ST. GEORGE – Mounting evidence shows that distracted driving poses a significant threat to public safety. Americans have a big problem on – and in – their hands. Using a mobile device while driving contributes significantly to the number of crashes involving a distracted driver, and yet it is one of the most underreported causes, which leads to underestimating the problem. So the significant threat to public safety is actually a threat of greater significance and no one really knows how fast the threat is growing.
The illusion that humans are capable of multitasking behind the wheel can lead to tragic results.
“We are not seeing the threat that is directly in front of us,” St. George Police Sgt. Craig Harding, traffic supervisor for the department, said, something he repeated again and again.
In this Part III of the St. George News series, “St. George crashes,” we asked people to give their views on distracted driving. Click the play arrow at the top of this report to see what they had to say.
Utah Department of Health hard facts: Drivers using cell phones 1) have a reaction time that is reduced by 18 percent, 2) are twice as likely to be involved in a rear-end crash, 3) are 1.5 times more likely to be involved in a crash that results in injury, and 3) are as dangerous as a driver whose blood alcohol level is twice the legal limit.
In St. George, there has been a significant increase in the number of crashes over the last few years with 2016 showing the greatest increase so far.
Additionally, there is a steady upswing in certain crash types or causes, Harding said.
A local traffic report released at the beginning of October showed an increase of more than 150 crashes in the area over the same period in 2015.
“We are seeing a steady increase in crashes caused by failing to yield, following too close, running red lights and stop signs and failing to maintain lane travel,” Harding said. “But many times distracted driving is the underlying cause in all four,” he added.
Out of the four behaviors, following too close leads to more crashes than the others, Harding said.
“Following too close doesn’t infer (sic) tailgating, as many people believe,” he said, “it refers to being unable to stop before hitting the car ahead, which is either slowing or stopped, most often due to distracted driving.”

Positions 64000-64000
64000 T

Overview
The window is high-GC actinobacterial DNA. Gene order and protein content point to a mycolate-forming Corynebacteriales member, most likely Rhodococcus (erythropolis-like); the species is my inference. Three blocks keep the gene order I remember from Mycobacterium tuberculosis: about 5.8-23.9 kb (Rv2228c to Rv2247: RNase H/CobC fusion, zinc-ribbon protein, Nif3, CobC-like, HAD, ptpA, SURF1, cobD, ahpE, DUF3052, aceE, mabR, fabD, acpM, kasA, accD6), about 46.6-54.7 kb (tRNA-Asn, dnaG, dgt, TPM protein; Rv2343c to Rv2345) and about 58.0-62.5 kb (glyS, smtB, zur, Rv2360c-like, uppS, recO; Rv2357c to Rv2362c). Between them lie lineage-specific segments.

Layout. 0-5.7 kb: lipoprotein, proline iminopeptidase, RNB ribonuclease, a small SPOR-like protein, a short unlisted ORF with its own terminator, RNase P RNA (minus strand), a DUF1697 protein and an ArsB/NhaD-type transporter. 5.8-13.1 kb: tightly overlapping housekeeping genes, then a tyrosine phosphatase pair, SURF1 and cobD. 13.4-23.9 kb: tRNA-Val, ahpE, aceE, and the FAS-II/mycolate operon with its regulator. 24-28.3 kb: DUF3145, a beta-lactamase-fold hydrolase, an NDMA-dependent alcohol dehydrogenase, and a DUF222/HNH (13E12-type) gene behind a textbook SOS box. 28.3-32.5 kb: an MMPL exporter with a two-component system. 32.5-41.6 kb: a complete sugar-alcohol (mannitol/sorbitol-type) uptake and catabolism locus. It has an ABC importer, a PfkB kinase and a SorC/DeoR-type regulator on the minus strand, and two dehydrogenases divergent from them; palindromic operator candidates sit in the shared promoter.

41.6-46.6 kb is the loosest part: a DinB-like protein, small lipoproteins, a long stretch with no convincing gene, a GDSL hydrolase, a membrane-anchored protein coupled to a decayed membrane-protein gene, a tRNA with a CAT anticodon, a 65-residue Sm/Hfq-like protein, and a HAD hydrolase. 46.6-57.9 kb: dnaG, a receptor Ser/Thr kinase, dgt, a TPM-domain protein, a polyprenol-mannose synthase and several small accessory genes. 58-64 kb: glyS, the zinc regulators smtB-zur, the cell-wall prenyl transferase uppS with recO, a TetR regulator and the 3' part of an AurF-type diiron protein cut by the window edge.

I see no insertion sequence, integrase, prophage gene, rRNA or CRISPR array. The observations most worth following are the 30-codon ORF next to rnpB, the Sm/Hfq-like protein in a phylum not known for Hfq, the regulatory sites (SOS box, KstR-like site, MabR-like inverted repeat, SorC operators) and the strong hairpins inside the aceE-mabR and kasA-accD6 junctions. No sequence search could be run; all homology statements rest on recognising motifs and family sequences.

Anything that takes the driver’s attention away from the business of driving is a distraction.
“It’s happening when focus and attention are critical to the task at hand,” Harding said, “which is driving.”
One study in 2009 showed that text messaging and talking on a cellphone while driving slows reaction time more than impairment from alcohol or drugs. These drivers have difficulty maintaining their lane and following distances, which makes them four times more likely to be involved in a crash.
The Utah Department of Health statistics show that more than 1/3 of all fatal crashes are caused by failing to maintain proper lane travel, and more than 10 percent were caused by drivers who failed to yield.
Monthly traffic reports for St. George show a 34 percent jump in the number of crashes during the month of August. Further analysis showed a direct link between certain driving behaviors, cause and crash numbers for the year.
In spite of all the research, analysis and statistics it still comes down to a decision, Harding said.
“We need to get to the point where we take individual responsibility for our own driving behaviors,” he said, “and then make a decision to stop the behaviors that are causing crashes.”
Car crashes take a horrible toll on families and communities in Utah: They are the leading cause of injury-related death in the state. In 2015, 275 people died on Utah roadways, and 239 have lost their lives so far this year. That number is current as of November 13, 2016.